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China's Super Train Trounces Speed Records

High-Speed Train

California Gov. Arnold Schwarzenegger admires China's high-speed train at Hongqiao Railway Station in Shanghai, China, Sunday, Sept. 12, 2010. (AP Photo/Eugene Hoshiko)

258 miles per hour. That's how fast China's latest bullet train flies.

A new Chinese high-speed train broke a world record for the fastest top speed by an unmodified commercial train Tuesday on the new railway between Shanghai and Hangzhou.

Codenamed CRH380A, the train reached a top speed of about 258 mph, over 100 mph faster than the fastest offering from the U.S., Amtrak’s 10-year-old Acela Express service. With an average speed of about 220 mph, China’s new train is expected to cut the travel time in half between the two cities, shaving the journey to a mere 40 minutes.

"The new record of 416.6 km per hour shows that China has achieved a new milestone in high-speed train technologies," Zhang Shuguang, deputy chief engineer of the Ministry of Railways, told China Daily.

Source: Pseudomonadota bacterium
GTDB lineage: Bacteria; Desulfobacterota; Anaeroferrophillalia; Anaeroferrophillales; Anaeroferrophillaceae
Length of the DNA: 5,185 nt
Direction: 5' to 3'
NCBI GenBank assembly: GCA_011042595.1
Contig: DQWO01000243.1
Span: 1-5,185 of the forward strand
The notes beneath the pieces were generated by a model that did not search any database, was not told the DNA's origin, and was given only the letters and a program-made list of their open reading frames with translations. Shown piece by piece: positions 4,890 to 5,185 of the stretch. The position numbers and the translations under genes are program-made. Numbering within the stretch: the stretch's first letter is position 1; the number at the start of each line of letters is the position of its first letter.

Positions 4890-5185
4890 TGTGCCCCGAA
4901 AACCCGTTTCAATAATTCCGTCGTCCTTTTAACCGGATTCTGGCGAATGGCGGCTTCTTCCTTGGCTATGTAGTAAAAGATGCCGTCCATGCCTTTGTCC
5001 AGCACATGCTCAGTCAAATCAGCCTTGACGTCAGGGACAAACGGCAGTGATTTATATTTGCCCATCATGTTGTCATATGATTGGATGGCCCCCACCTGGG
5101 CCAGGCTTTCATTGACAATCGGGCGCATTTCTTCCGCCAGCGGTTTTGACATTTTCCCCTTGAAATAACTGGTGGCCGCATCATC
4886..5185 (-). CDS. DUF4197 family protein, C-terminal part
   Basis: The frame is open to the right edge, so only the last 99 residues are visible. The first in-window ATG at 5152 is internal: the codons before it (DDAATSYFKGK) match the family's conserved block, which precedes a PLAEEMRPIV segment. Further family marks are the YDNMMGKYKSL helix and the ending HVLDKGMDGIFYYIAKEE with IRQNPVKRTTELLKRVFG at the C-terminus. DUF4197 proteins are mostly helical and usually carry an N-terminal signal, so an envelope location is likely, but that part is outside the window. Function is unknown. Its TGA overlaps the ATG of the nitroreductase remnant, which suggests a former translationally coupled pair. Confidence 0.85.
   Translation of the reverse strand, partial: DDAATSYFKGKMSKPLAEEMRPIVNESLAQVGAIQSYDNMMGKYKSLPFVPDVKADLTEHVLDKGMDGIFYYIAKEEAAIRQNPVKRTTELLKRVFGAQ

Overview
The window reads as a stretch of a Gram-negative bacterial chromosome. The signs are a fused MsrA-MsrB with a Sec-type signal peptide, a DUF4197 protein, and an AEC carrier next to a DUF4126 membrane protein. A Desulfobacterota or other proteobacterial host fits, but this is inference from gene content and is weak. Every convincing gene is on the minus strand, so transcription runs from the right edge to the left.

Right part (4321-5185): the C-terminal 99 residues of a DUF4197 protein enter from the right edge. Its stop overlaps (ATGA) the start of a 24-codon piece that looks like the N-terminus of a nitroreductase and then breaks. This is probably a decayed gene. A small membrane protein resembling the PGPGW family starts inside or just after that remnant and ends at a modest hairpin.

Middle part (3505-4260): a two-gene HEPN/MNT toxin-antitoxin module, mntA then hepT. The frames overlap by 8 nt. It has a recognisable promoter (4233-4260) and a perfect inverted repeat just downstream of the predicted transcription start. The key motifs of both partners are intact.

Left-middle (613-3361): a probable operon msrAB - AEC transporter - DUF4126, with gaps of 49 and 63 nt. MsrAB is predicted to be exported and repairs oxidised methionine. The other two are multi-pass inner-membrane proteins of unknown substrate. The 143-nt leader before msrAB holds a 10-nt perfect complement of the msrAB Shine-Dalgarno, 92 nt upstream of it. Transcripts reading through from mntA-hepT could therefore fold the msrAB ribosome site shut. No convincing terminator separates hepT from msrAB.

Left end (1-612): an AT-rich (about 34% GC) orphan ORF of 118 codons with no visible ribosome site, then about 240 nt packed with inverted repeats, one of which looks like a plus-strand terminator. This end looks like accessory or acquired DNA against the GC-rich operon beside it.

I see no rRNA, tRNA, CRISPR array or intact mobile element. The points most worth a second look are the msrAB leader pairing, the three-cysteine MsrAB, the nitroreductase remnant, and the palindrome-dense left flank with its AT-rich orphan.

But travelers are skeptical of the actual benefits of this rocket. According to initial estimates, tickets will cost twice as much as current fares.

Moreover, in an effort to support regional development, non-direct service may be the norm -- with the actual trip taking longer than the two-hour drive on road.

Still, the effort represents yet another infrastructure milestone for China. The Railroad Ministry expects to have 68,350 miles of railway track by 2012, 8,078 of which will be high-speed rail.

These achievements have also led to greater international influence for the country, as the U.S., Brazil, Argentina and others look to partner with Chinese contractors on their own high-speed railway projects.